From the Nets of the Fisherman – Part 2

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Today we begin the second and last part of the series entitled, ‘The Veneration of Mary the Mother of God’. In last week’s podcast, we introduced that rather contentious question asking whether our love, our _veneration_ of Mary could be construed as idolatry? Certainly, it is viewed this way in some parts of the Protestant and Evangelical worlds.

In the first of these talks, we talked more about what it means to worship and the different aspects of adoration. This week we get closer to the actual controversy and develop an apologetic for our point of view.

*The Veneration of Mary the Mother of God (Part 2)*

*Is veneration a cause for concern?*

In part one we talked about worship and in particular, latria, what it means and to whom it is applied. In part two, we are going to concentrate on ‘veneration’, in particular as it relates to Mary, the Mother of God.

First off, let’s establish a line in the sand – Mary is *NOT* divine, she is a creature just like you and me and, in so saying, Mary _cannot_ be afforded latria, the reverence and adoration _exclusively reserved for God_.

Veneration and invocation which is given to saints as the servants of God, distinguished from latria, the worship of God.

A level of veneration higher than dulia but less than latria, properly given to the Virgin Mary only.

_*However*_ …

Although we are all special in the sight of God (remember, we are made in His image), Mary was chosen from all eternity to be the bearer of the Father’s only begotten Son and which meant that Mary was, above all others, _reserved for a special honour_. The Catechism of the Catholic Church says:

“_God sent forth his Son,” but to prepare a body for him, he wanted the free cooperation of a creature. For this, from all eternity God chose for the mother of his Son a daughter of Israel, a young Jewish woman of Nazareth in Galilee, “a virgin betrothed to a man whose name was Joseph, of the house of David; and the virgin’s name was Mary_”

The angel Gabriel affirmed this when he greeted Mary at the annunciation:

“_Chaîre kecharitomene, ho Kyrios meta sou_” or “Ave, gratia plena: Dominus tecum est” – *Hail, Full of Grace, the Lord is with you.*”

He said that as if addressing her with a given ‘title’ – “_Hail, Full of Grace_” which could be interpreted as elevating or re-affirming her importance!

Mary’s unequivocal acceptance of God’s command – the free cooperation described in the Catechism of the Catholic Church, is what sets her apart in this salvific action, “_Mary is the creature who opened the door to her Creator in a special way, placing herself in His hands without reserve._” Said His Holiness Pope Benedict XVI.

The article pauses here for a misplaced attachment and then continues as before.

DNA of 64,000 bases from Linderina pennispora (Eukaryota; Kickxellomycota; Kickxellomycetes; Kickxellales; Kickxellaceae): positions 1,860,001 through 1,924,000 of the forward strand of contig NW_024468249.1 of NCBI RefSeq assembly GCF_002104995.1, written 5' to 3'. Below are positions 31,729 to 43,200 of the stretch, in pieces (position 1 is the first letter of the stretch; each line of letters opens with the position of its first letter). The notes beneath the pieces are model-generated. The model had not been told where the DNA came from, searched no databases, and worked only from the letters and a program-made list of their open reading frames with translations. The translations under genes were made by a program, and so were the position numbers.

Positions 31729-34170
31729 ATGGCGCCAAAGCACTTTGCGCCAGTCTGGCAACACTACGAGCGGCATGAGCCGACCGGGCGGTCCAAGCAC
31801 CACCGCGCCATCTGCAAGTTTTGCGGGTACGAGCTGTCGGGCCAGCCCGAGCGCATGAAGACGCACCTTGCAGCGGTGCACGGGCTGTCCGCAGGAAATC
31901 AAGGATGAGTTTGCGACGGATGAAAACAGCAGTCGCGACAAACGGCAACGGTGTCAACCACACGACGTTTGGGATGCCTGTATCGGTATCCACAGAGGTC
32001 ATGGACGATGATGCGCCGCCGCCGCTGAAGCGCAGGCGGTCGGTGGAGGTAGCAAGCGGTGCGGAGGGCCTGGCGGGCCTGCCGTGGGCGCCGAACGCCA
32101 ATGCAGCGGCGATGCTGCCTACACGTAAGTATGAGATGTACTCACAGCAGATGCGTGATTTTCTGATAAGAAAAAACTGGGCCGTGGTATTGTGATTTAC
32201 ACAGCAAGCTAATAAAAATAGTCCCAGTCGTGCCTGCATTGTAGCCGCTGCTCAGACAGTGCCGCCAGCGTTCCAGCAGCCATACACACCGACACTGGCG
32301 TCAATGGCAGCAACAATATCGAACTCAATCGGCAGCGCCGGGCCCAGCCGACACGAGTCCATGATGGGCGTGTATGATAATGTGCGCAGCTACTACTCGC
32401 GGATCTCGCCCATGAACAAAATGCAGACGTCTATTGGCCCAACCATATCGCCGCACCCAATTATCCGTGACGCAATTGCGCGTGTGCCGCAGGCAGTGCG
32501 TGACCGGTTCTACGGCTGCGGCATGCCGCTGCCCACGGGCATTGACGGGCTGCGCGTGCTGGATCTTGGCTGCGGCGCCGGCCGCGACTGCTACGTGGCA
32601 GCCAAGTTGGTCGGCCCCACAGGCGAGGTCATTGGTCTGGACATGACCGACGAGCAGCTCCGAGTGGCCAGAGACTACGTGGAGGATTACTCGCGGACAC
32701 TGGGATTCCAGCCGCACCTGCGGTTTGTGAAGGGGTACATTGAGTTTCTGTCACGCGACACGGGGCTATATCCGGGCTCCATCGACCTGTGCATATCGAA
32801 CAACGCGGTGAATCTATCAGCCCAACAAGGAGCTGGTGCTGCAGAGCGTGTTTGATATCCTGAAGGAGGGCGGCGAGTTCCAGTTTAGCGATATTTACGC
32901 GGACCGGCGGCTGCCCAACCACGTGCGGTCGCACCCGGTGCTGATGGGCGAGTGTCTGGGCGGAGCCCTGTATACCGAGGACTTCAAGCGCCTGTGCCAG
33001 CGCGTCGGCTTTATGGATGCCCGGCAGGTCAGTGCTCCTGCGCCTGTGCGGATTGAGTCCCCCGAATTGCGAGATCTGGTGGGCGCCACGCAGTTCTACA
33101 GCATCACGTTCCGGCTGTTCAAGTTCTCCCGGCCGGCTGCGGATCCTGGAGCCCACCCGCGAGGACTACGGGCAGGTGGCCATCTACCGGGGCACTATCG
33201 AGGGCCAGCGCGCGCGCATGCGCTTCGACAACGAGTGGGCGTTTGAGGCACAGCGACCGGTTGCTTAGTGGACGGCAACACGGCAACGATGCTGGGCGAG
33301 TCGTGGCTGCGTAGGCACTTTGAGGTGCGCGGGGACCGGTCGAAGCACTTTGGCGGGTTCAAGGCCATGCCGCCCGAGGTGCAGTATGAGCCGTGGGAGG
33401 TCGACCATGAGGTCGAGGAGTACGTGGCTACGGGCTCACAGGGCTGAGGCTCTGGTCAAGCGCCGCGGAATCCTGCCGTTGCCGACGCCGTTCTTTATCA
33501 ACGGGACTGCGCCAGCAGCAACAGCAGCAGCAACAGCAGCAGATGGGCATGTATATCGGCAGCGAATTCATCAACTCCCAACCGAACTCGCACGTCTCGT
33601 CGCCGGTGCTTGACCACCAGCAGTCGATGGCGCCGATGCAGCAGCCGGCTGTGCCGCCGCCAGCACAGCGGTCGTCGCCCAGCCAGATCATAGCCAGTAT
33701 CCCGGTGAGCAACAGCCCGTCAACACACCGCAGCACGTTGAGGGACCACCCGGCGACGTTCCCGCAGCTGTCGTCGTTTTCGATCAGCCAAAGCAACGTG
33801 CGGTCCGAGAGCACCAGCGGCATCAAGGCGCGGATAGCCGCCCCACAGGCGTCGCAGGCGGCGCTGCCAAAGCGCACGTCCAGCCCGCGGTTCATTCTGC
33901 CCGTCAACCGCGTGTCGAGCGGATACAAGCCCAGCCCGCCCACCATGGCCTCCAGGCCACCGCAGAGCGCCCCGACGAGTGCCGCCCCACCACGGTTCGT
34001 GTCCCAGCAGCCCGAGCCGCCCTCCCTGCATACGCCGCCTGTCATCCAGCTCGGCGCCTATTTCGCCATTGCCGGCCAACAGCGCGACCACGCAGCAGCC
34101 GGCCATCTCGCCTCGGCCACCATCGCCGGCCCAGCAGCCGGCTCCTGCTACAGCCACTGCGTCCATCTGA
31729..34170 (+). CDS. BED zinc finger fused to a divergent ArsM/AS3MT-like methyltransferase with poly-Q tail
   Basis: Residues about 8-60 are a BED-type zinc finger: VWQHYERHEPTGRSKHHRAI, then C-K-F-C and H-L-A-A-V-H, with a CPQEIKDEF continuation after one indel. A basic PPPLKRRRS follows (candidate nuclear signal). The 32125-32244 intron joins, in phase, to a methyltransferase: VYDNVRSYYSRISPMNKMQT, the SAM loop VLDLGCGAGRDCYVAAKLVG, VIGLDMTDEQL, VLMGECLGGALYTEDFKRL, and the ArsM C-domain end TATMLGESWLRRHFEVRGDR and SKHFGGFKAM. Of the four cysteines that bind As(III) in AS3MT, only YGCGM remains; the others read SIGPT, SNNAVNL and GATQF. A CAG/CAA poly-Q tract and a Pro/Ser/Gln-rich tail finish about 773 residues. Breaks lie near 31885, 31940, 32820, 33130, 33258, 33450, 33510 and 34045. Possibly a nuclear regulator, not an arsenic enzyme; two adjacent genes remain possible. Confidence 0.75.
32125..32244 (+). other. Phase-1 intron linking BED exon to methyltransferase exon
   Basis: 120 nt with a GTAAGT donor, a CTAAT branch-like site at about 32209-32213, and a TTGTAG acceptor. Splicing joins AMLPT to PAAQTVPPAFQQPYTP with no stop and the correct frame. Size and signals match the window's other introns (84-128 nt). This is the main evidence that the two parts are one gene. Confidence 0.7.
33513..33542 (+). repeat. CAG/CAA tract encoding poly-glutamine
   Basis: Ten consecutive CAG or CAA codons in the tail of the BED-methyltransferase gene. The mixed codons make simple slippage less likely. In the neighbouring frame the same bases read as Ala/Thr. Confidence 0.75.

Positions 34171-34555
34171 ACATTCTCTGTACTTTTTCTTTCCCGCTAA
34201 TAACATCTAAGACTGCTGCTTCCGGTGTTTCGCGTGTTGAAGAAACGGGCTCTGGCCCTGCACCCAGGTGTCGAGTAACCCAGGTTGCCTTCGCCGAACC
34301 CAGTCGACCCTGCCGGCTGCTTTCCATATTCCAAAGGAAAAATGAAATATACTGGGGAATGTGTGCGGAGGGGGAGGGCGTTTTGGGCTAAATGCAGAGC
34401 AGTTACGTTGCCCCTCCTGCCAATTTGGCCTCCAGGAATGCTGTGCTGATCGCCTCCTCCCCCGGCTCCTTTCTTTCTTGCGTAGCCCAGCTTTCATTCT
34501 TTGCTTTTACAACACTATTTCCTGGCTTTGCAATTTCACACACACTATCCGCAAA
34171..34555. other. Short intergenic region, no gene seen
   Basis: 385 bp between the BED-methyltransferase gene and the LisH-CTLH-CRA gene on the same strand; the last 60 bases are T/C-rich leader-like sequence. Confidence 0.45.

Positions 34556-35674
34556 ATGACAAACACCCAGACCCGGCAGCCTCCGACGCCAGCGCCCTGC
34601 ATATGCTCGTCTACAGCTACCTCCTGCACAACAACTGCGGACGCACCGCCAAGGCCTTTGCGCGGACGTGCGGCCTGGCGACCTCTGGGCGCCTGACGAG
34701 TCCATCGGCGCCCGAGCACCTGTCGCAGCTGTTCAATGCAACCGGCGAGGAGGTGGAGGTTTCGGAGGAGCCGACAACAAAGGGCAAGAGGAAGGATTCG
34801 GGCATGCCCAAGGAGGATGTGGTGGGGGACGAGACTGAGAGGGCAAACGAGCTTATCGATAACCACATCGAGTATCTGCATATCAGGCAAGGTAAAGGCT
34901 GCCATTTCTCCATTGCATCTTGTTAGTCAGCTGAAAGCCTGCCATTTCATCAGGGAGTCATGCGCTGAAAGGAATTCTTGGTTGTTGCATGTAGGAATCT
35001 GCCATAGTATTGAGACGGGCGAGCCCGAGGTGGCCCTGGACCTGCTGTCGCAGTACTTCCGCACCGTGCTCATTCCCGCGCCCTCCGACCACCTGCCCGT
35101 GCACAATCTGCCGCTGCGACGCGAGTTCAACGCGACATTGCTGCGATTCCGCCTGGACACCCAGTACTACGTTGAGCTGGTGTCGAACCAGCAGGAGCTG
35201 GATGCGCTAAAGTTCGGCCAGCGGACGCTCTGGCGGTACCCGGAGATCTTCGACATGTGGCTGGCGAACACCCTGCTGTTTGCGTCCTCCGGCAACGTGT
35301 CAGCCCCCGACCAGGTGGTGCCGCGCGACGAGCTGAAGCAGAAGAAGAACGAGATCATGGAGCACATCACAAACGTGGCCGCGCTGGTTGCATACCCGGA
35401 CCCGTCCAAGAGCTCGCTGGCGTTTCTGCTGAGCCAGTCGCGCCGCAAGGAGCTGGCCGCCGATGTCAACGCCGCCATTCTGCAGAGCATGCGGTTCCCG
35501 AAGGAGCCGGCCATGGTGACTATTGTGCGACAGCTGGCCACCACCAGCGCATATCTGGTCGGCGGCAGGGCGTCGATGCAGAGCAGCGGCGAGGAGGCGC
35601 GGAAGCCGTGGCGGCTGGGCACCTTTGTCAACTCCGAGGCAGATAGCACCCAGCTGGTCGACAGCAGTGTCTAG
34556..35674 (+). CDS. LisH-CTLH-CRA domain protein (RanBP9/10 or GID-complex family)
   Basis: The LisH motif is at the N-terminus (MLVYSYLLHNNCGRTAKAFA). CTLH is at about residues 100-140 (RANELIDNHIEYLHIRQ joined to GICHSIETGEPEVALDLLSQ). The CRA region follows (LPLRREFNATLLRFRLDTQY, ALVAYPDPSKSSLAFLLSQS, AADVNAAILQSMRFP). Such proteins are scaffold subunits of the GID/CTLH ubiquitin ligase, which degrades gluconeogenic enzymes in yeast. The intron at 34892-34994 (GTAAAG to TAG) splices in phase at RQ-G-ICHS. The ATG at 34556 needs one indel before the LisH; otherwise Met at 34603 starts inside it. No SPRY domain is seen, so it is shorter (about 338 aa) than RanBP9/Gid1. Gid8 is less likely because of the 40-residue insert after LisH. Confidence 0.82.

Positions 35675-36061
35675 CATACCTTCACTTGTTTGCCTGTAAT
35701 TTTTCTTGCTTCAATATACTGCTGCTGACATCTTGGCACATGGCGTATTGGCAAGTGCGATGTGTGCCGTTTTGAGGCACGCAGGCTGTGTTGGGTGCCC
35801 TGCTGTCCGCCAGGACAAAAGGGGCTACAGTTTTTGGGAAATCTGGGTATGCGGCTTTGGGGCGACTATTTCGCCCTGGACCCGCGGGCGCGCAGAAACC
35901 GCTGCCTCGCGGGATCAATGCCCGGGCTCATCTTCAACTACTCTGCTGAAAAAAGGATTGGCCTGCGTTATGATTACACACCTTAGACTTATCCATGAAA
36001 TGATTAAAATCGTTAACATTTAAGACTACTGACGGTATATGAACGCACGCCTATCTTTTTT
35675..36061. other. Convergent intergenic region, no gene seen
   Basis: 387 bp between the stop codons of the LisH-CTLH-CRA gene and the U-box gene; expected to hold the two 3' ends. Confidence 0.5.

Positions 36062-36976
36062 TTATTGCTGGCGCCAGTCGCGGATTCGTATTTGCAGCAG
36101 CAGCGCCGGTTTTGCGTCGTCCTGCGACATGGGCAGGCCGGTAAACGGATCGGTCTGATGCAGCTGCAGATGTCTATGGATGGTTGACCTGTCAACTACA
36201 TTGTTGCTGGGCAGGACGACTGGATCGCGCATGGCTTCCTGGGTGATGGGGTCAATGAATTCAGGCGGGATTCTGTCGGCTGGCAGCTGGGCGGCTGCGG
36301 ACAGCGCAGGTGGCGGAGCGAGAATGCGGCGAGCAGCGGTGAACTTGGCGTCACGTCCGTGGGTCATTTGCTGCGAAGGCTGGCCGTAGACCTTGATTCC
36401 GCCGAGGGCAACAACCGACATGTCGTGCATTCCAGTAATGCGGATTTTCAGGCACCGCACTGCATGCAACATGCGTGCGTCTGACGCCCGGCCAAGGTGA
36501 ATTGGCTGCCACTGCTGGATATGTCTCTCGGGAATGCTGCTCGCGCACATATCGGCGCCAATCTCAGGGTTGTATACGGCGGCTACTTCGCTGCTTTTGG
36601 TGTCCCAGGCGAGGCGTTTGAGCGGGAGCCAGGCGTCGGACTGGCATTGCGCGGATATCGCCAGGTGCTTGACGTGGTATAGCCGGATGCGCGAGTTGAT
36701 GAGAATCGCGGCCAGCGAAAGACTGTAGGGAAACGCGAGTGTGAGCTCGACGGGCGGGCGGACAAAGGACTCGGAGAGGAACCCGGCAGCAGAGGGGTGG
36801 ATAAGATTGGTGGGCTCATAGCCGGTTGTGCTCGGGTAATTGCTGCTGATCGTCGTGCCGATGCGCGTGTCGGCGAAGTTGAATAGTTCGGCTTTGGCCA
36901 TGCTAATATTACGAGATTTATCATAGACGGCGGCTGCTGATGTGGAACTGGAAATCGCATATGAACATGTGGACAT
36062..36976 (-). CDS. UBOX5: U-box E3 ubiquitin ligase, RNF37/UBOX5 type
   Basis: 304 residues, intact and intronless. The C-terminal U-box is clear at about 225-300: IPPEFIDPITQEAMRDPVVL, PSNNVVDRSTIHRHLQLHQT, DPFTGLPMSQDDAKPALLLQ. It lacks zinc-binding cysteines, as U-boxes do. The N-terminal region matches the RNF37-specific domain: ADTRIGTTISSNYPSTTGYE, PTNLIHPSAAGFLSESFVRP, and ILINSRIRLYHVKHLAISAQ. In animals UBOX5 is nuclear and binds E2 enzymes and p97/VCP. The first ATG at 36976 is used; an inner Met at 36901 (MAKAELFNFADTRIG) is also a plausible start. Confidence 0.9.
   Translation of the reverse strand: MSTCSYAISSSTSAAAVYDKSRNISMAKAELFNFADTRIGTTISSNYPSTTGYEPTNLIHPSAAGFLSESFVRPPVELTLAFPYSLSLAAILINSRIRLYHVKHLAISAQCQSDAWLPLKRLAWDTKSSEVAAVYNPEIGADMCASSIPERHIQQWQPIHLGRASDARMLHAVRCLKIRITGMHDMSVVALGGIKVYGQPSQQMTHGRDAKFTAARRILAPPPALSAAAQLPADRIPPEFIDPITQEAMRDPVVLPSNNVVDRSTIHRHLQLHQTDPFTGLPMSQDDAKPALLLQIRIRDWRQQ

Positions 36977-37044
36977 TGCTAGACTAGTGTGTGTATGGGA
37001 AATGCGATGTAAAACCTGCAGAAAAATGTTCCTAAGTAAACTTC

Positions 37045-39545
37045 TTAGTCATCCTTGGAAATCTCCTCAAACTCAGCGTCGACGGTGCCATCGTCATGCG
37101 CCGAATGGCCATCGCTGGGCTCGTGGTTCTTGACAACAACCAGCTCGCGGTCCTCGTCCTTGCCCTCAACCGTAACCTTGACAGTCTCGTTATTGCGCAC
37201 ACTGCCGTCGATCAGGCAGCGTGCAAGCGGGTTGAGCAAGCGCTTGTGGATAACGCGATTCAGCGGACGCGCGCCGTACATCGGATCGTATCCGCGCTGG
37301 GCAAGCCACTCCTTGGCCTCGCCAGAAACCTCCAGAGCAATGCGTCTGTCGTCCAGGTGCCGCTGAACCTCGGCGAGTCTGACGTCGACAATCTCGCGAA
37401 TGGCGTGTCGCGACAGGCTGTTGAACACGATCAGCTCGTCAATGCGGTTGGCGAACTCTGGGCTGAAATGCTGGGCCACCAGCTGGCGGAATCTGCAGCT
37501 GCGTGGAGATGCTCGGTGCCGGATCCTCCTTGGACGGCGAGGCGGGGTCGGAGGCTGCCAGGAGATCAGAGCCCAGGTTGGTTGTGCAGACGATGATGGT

To paraphrase Benedict XVI:

_By aligning Mary’s story to that of the history of the Patriarch Abraham, Luke conjoins salvation history. Just as Abraham, the father of believers, responded to God in faith assured only in the divine promise, so Mary trusts implicitly in the word that the messenger of God has announced to her, and becomes the model and Mother of all believers._

Mary leads us in our faith journey, teaching us as the one who has travelled the way first:

“_It is the profound humility of the obedient faith of Mary, who welcomes within her even what she does not understand in God’s action, leaving it to God to open her mind and heart. “_Blessed is she who believed that there would be a fulfilment of what was spoken to her from the Lord_” her kinswoman Elizabeth exclaims. It is exactly because of this faith that all generations will call her blessed._” said Benedict.

It is thus that we venerate Mary, not only as of the Mother of God but also as a teacher, example of faith and first among women. We venerate (dulia) all saints, who rest eternally in beatific communion with God and whose lives are an example to all Christians however, Mary occupies a special place in our hearts. The Church “_holds Mary up for us as the perfect example of one who heard God’s word, believed it, kept it, and in whom that obedience bore perfect fruit… she (the church) also holds Mary up for our esteem and respect since she was the first disciple and since we, too, are called to be disciples of Jesus. In a sense, the Church would invite us all to become like Mary._” said Matthew Hill in his book What About Mary?